Memory Accounting, JDKs [was: Re: [Techtalk] Java on Linux]

Laurel Fan laurel at
Thu Jan 10 18:15:35 EST 2002

On Thu, Jan 10, 2002 at 04:37:55PM -0800, Nicole Zimmerman wrote:
> /proc/meminfo is where I am getting my system memory stats from -- so far
> the most reliable source :o)

Incidentally, /proc/meminfo is probably where ps and top get their
system memory stats from as well.

If you do an strace[1] on ps and top, you can see them opening

[1] strace runs a command and the prints out every syscall it makes.
It's useful for just poking around at stuff and see how things work.
For example, to verify my guess that ps looked at /proc/meminfo, I

strace ps |& grep meminfo 

and got:
open("/proc/meminfo", O_RDONLY)         = 5
read(7, "grep\0meminfo\0", 2047)        = 13

The |& means redirect both stderr (the STandarD place to put ERRors,
where strace puts its output) and stdout (the STandarD place to put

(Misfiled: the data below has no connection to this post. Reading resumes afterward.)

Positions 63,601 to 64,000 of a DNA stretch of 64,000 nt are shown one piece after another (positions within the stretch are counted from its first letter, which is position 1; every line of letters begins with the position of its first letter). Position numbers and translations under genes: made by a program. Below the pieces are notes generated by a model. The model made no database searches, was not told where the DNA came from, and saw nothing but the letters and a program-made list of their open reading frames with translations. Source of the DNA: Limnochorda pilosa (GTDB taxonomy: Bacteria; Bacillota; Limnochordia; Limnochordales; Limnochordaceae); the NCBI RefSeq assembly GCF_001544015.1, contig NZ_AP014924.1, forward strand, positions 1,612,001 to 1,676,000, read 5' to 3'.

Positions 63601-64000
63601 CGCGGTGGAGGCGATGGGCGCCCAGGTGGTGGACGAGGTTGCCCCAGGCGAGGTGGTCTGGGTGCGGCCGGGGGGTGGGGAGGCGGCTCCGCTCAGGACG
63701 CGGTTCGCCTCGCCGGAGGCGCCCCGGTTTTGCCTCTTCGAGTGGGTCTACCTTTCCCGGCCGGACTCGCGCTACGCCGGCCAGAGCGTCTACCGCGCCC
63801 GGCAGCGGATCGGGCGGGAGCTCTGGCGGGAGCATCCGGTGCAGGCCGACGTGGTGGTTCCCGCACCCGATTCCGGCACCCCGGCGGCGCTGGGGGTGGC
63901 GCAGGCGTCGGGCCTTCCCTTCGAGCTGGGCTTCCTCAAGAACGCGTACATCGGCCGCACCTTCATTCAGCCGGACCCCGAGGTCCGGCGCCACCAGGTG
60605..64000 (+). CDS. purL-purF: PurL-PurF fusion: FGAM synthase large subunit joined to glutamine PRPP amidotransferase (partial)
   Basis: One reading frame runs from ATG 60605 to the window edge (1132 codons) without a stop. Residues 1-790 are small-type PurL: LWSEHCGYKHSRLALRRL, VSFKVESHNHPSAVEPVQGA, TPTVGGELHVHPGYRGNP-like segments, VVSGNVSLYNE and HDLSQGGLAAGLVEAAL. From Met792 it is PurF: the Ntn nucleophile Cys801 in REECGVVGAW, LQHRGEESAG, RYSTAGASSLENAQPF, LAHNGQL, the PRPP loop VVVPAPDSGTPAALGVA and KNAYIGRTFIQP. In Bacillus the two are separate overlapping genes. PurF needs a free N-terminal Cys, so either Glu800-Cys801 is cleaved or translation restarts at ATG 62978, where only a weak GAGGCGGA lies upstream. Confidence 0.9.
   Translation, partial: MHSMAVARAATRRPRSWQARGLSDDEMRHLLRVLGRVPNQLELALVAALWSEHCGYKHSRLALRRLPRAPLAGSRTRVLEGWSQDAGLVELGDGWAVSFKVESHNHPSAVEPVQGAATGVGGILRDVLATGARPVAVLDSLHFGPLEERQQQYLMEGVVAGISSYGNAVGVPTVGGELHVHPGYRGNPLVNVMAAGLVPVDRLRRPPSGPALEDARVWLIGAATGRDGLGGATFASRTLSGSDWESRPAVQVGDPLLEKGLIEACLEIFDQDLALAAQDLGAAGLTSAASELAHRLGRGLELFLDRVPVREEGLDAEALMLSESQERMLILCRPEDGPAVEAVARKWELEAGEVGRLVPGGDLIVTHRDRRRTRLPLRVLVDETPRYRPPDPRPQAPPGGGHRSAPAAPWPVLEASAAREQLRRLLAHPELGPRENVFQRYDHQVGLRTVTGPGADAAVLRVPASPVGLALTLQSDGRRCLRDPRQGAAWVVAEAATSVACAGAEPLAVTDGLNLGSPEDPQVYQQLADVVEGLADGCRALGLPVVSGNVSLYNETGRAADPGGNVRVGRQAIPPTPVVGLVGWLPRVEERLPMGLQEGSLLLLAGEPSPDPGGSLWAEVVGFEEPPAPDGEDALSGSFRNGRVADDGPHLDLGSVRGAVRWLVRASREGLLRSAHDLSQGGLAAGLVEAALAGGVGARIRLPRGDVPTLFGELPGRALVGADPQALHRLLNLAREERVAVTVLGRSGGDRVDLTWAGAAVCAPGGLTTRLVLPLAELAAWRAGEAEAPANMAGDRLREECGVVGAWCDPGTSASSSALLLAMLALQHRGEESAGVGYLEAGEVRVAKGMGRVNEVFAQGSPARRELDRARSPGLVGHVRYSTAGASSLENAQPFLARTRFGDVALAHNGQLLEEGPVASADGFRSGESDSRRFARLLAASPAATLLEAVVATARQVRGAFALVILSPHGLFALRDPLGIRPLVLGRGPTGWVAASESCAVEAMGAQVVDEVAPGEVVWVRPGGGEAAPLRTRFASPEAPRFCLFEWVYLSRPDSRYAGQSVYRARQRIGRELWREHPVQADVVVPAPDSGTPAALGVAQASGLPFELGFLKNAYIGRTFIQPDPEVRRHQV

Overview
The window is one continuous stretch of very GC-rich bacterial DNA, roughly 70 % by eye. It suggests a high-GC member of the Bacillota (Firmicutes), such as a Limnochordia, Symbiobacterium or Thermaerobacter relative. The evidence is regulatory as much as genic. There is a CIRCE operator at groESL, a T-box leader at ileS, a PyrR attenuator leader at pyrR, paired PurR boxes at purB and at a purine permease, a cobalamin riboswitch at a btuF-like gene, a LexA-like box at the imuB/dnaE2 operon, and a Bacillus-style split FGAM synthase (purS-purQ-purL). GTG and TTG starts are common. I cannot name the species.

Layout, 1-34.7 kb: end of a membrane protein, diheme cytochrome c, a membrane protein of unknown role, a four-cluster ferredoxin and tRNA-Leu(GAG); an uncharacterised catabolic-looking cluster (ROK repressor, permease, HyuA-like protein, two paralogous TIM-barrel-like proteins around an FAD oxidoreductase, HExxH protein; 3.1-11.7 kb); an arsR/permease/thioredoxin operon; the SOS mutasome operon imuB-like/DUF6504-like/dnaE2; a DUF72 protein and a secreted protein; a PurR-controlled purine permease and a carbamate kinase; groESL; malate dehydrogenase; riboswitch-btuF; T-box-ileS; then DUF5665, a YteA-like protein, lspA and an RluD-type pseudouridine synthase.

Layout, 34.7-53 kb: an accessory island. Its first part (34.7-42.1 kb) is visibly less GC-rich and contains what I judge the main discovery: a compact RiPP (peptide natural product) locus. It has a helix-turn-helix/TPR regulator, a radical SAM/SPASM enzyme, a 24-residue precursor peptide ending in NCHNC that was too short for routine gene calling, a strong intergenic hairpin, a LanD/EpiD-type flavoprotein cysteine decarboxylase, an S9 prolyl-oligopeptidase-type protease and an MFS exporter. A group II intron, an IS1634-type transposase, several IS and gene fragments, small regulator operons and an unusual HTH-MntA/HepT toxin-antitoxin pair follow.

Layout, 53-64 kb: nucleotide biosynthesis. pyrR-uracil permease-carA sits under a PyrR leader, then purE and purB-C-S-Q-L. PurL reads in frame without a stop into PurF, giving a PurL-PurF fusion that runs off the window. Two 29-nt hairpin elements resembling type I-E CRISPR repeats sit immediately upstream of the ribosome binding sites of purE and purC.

OUTput, where ps, the command we're stracing puts its output).  This
will work in csh, tcsh, and zsh.  For bash and ksh try "strace ps 2>&1
| grep meminfo".  If you're using some other shell, you probably don't
need me to tell you how to do it.

First line means that it's calling the open syscall[2], and telling it to
open the /proc/meminfo file.  The O_RDONLY means that it only wants to
read the file, not write it.

Second line is sort of interesting, it's reading in information about
the grep command I just typed.

I use strace all the time; just recently I forgot what the syscall for
reading directory entries was (it's getdents, btw), and figured it out
by straceing ls.

[2] All (well, most. should be all) syscalls have manpages, and are in
section 2.  If you look at the manpage for the open syscall (which you
may have gotten with the "man 2 open" command), you can, from the NAME
section, even if you're not a programmer, figure out that open opens a

laurel at
SDF Public Access UNIX System -

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